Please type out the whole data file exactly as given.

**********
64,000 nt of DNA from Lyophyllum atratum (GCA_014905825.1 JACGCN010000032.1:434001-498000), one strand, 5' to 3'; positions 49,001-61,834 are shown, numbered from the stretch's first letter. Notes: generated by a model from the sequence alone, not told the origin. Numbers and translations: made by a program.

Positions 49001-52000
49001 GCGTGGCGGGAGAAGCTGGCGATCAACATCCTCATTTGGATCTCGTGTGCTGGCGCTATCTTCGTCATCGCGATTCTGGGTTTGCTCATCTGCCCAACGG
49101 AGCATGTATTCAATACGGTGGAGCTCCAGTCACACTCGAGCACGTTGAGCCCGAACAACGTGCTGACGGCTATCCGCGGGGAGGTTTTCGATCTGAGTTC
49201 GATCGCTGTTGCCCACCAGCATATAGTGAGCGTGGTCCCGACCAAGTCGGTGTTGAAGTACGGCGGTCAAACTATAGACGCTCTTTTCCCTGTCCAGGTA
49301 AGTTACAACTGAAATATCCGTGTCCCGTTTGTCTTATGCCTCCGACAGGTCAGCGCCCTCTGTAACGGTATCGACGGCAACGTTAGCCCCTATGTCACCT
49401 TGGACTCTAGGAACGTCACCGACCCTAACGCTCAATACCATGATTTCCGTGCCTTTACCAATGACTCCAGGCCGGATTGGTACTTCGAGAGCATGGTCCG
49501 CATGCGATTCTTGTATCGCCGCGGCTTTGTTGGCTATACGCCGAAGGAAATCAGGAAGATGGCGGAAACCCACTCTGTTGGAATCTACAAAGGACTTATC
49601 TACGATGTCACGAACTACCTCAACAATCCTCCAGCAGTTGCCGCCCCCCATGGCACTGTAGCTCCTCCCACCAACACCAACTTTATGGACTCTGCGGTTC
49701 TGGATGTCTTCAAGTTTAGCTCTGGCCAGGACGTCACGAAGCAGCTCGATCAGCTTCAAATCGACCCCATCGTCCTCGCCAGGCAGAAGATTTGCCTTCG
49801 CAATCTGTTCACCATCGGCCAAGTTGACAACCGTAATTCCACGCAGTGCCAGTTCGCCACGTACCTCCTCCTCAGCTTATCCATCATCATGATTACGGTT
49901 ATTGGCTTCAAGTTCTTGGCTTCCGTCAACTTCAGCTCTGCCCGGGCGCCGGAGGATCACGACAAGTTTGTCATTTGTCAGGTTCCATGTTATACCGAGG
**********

64,000 nt of DNA from Lyophyllum atratum (GCA_014905825.1 JACGCN010000032.1:434001-498000), one strand, 5' to 3'; positions 49,001-61,834 are shown, numbered from the stretch's first letter. Notes: generated by a model from the sequence alone, not told the origin. Numbers and translations: made by a program.

Positions 49001-52000
49001 GCGTGGCGGGAGAAGCTGGCGATCAACATCCTCATTTGGATCTCGTGTGCTGGCGCTATCTTCGTCATCGCGATTCTGGGTTTGCTCATCTGCCCAACGG
49101 AGCATGTATTCAATACGGTGGAGCTCCAGTCACACTCGAGCACGTTGAGCCCGAACAACGTGCTGACGGCTATCCGCGGGGAGGTTTTCGATCTGAGTTC
49201 GATCGCTGTTGCCCACCAGCATATAGTGAGCGTGGTCCCGACCAAGTCGGTGTTGAAGTACGGCGGTCAAACTATAGACGCTCTTTTCCCTGTCCAGGTA
49301 AGTTACAACTGAAATATCCGTGTCCCGTTTGTCTTATGCCTCCGACAGGTCAGCGCCCTCTGTAACGGTATCGACGGCAACGTTAGCCCCTATGTCACCT
49401 TGGACTCTAGGAACGTCACCGACCCTAACGCTCAATACCATGATTTCCGTGCCTTTACCAATGACTCCAGGCCGGATTGGTACTTCGAGAGCATGGTCCG
49501 CATGCGATTCTTGTATCGCCGCGGCTTTGTTGGCTATACGCCGAAGGAAATCAGGAAGATGGCGGAAACCCACTCTGTTGGAATCTACAAAGGACTTATC
49601 TACGATGTCACGAACTACCTCAACAATCCTCCAGCAGTTGCCGCCCCCCATGGCACTGTAGCTCCTCCCACCAACACCAACTTTATGGACTCTGCGGTTC
49701 TGGATGTCTTCAAGTTTAGCTCTGGCCAGGACGTCACGAAGCAGCTCGATCAGCTTCAAATCGACCCCATCGTCCTCGCCAGGCAGAAGATTTGCCTTCG
49801 CAATCTGTTCACCATCGGCCAAGTTGACAACCGTAATTCCACGCAGTGCCAGTTCGCCACGTACCTCCTCCTCAGCTTATCCATCATCATGATTACGGTT
49901 ATTGGCTTCAAGTTCTTGGCTTCCGTCAACTTCAGCTCTGCCCGGGCGCCGGAGGATCACGACAAGTTTGTCATTTGTCAGGTTCCATGTTATACCGAGG